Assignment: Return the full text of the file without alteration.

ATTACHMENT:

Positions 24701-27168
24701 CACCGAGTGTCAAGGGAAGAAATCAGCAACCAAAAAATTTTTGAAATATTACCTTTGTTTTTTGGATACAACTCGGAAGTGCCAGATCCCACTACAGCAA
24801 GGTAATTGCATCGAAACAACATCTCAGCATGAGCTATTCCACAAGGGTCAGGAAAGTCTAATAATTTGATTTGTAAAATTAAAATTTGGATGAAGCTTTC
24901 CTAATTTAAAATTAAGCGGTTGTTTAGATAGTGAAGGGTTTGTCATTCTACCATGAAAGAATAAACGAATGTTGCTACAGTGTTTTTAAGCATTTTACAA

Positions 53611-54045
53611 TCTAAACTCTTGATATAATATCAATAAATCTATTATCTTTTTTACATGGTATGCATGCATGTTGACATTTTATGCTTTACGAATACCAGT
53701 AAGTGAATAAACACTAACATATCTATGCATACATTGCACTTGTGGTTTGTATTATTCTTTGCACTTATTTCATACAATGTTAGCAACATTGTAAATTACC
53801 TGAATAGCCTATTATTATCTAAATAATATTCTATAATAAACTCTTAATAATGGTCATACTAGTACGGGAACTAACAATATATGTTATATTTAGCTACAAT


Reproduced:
Positions 24701-27168
24701 CACCGAGTGTCAAGGGAAGAAATCAGCAACCAAAAAATTTTTGAAATATTACCTTTGTTTTTTGGATACAACTCGGAAGTGCCAGATCCCACTACAGCAA
24801 GGTAATTGCATCGAAACAACATCTCAGCATGAGCTATTCCACAAGGGTCAGGAAAGTCTAATAATTTGATTTGTAAAATTAAAATTTGGATGAAGCTTTC
24901 CTAATTTAAAATTAAGCGGTTGTTTAGATAGTGAAGGGTTTGTCATTCTACCATGAAAGAATAAACGAATGTTGCTACAGTGTTTTTAAGCATTTTACAA

Positions 53611-54045
53611 TCTAAACTCTTGATATAATATCAATAAATCTATTATCTTTTTTACATGGTATGCATGCATGTTGACATTTTATGCTTTACGAATACCAGT
53701 AAGTGAATAAACACTAACATATCTATGCATACATTGCACTTGTGGTTTGTATTATTCTTTGCACTTATTTCATACAATGTTAGCAACATTGTAAATTACC
53801 TGAATAGCCTATTATTATCTAAATAATATTCTATAATAAACTCTTAATAATGGTCATACTAGTACGGGAACTAACAATATATGTTATATTTAGCTACAAT